September 22, 2020

Why Apple Scrapped the Release of Its Oscar Contender, ‘The Banker’

Ms. Garrett, who was a V.J. at VH1 in the 1990s and the host of the NBC talk show “Later” in 2000, said Apple was right to shelve “The Banker.”

“I applaud Apple for doing the right thing and choosing to stand with women and children,” she said in an interview. “As a woman of color, I feel pretty vindicated by the fact that Apple recognized us.”

But some people in Hollywood have questioned whether Apple was overly cautious.

“When you are in the business of distributing content, unless you have an indefensible claim against you, you don’t let issues and protests get in the way,” said Blair Westlake, a media strategist and a former media executive at Universal Studios and Microsoft. “In this case, it’s regrettable that Apple would let the displeasure and concerns of a small group of people, which may be justified and fact based, change their business plans.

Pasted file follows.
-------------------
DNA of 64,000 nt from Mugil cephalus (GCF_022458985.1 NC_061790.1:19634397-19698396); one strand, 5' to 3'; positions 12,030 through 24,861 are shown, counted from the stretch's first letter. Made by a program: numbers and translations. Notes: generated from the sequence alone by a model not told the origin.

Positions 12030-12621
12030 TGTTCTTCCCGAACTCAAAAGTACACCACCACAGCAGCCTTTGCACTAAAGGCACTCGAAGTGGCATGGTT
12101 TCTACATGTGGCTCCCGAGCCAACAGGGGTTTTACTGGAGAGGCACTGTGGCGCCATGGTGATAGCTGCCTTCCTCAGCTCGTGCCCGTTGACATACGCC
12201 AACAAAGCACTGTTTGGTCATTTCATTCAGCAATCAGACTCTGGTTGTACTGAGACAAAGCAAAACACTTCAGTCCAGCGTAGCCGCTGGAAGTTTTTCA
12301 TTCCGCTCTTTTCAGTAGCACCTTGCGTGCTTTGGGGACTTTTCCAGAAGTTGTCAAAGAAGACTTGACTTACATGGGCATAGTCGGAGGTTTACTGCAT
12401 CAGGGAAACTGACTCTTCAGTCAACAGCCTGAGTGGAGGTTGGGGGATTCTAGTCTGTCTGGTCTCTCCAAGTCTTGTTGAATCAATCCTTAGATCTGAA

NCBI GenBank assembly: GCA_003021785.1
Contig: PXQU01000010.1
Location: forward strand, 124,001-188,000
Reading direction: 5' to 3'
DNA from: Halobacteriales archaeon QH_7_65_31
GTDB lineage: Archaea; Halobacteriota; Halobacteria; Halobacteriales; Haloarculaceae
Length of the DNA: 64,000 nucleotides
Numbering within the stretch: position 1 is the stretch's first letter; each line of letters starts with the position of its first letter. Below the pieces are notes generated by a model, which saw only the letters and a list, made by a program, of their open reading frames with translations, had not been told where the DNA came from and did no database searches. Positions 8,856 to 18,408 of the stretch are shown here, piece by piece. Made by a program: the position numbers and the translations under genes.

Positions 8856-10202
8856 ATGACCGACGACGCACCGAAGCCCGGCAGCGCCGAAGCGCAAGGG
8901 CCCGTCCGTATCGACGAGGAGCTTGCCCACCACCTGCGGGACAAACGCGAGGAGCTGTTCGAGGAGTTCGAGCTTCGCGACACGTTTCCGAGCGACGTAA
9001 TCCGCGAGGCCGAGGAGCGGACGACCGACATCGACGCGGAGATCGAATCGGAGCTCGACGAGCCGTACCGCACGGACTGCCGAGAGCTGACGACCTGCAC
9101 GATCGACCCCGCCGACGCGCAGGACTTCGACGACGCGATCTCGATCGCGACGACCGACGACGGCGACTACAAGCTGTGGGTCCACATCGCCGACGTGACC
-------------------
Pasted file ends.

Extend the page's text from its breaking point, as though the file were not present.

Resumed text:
“Once you open that door, any other topic or film could run the same risk,” Mr. Westlake continued. “It will likely have a chilling effect on those wishing to produce content for them.”

Tim Bajarin, the president of Creative Strategies, a Silicon Valley market research firm, said the company was right to tread carefully.

“Like Disney, Apple has a relatively squeaky-clean position with consumers, and they are known for protecting their customers, guarding their privacy and their security,” he said. “I think Apple’s position of cautiousness is important at this early stage in their streaming business. They don’t need the negative criticism on a particular movie. They need to prove their capabilities, and that their quality and their content is acceptable.”

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